We had the usual round of announcements. I had a ‘hot off the presses’ set of Apress Fall/Winter 2008 catalogs (3.3 Mb PDF) to pass around, including the half-page feature of the GNHLUG group as the highlighted user group. I mentioned the many discounts UG members can get through the various publishers, especially Apress, O’Reilly and Pearson. As usual, I plugged the gnhlug.org web site as the place to get the event calendar, and we reviewed some of the upcoming events, like the infoeXchange and MonadLUG’s MySQL meeting tomorrow, the NEAR-Fest the following two days, and some of the interesting upcoming meetings. Keep an eye on the calendar and subscribe to the announcement list for future meetings.
Arc Riley was the main presenter. A newcomer to New Hampshire, Arc was previously active in a FOSS group in Ithaca, NY, and is an active contributor to several Open Source projects, including PySIG). He’s also an active member of the New Hampshire Ubuntu Local Community organization (“Loco”), which is working its way to formal approval as a Loco with the Ubuntu organization. Activities such as the Software Freedom Day activism last month and presentations at the LUG count towards this recognition.(which he demoed a few months ago at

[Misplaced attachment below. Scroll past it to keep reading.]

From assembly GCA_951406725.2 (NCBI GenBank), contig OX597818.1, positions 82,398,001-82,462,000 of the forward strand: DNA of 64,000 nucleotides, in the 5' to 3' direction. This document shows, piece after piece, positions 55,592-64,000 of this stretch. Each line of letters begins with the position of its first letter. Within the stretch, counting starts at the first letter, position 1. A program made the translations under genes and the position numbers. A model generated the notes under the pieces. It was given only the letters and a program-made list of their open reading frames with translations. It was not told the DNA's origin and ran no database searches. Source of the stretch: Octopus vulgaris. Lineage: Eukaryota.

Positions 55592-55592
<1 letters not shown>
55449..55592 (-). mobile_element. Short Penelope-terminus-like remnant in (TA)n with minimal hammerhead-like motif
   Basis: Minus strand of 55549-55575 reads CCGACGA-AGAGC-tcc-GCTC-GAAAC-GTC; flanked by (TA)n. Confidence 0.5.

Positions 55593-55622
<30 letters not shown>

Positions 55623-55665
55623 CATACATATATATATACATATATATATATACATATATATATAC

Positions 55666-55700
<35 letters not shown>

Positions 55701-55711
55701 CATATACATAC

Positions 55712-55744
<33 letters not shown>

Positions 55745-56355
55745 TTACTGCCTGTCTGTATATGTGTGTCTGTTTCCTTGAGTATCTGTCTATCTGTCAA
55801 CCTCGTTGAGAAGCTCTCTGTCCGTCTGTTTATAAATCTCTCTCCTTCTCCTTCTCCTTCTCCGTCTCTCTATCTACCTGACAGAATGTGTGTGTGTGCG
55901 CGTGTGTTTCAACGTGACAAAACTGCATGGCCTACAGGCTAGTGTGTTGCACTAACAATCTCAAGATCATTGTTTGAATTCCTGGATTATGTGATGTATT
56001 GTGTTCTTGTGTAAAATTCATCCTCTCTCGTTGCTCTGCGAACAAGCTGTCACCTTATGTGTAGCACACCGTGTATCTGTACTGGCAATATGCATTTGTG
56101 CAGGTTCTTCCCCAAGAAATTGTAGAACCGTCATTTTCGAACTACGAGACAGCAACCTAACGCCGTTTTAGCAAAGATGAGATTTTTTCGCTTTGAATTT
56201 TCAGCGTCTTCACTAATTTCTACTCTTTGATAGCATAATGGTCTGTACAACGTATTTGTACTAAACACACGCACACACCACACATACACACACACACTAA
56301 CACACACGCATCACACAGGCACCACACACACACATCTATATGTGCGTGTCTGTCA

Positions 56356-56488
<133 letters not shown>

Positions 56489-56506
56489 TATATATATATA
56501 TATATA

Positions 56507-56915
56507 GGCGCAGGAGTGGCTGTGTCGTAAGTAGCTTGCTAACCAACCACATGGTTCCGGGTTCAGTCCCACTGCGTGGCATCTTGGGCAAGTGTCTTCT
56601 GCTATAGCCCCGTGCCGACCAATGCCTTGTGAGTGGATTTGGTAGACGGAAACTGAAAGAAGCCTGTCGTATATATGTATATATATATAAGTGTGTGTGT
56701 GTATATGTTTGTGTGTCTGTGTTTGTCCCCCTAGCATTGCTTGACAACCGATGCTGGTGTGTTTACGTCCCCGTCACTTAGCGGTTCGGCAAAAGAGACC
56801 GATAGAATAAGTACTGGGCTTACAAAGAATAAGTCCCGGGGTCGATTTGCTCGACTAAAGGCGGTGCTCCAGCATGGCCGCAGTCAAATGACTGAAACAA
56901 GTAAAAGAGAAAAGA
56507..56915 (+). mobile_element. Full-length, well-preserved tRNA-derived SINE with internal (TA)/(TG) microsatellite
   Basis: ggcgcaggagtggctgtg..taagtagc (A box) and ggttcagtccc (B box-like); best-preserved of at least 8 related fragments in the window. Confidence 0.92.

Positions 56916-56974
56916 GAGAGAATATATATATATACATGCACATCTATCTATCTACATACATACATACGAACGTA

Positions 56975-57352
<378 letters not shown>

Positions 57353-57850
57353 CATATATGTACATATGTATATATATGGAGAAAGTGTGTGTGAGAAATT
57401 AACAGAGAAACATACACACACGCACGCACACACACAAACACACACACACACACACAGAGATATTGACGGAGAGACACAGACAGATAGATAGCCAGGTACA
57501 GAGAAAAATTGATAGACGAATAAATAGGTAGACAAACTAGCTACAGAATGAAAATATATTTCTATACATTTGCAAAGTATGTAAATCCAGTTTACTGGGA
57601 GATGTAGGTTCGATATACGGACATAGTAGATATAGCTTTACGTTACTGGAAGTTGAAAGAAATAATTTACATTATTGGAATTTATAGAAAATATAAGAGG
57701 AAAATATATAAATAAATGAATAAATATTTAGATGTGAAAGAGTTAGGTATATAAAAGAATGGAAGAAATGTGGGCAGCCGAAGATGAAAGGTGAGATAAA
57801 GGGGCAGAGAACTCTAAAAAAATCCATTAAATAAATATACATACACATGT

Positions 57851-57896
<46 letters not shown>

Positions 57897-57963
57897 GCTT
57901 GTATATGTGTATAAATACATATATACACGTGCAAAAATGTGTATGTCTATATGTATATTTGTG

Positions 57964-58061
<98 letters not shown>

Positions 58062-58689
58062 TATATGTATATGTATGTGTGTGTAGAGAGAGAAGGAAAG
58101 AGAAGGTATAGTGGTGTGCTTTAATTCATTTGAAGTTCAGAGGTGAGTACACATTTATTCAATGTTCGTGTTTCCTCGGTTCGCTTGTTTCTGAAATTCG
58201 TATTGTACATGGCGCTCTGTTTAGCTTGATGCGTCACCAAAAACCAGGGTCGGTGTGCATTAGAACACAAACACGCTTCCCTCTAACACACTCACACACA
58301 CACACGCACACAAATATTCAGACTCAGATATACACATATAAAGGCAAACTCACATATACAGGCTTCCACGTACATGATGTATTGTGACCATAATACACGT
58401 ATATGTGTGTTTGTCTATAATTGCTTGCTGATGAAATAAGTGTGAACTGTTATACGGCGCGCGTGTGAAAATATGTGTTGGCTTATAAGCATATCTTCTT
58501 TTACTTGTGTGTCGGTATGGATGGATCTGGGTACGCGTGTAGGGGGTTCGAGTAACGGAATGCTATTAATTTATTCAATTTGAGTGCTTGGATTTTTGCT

Arc had a presentation on the upcoming version of Ubuntu, 8.10 (Year.Month) due out at the end of the month, code-named Intrepid Ibex. A list of new features can be seen on the web site and Arc reviewed them briefly (slides) and then demonstrated several of them, including: Gnome 2.2.4., X.org 7.4, Guest session, Network Manager 0.7, and more.
We also got to break it a bit, perhaps, by testing to see if a USB device plugged in when the Guest user was active would be readable, and whether there would be any security implications to that. The USB subsystem seemed a bit unresponsive, and poking in the logs revealed that some of the other devices on the bus, like the webcam, weren’t natively recognized (Arc hadn’t added drivers yet) so it was possible the subsystem was unavailable. Did we mention it was a beta? Beta test reports are welcomed by the Ubuntu team, as they hope to release a final product at the end of the month.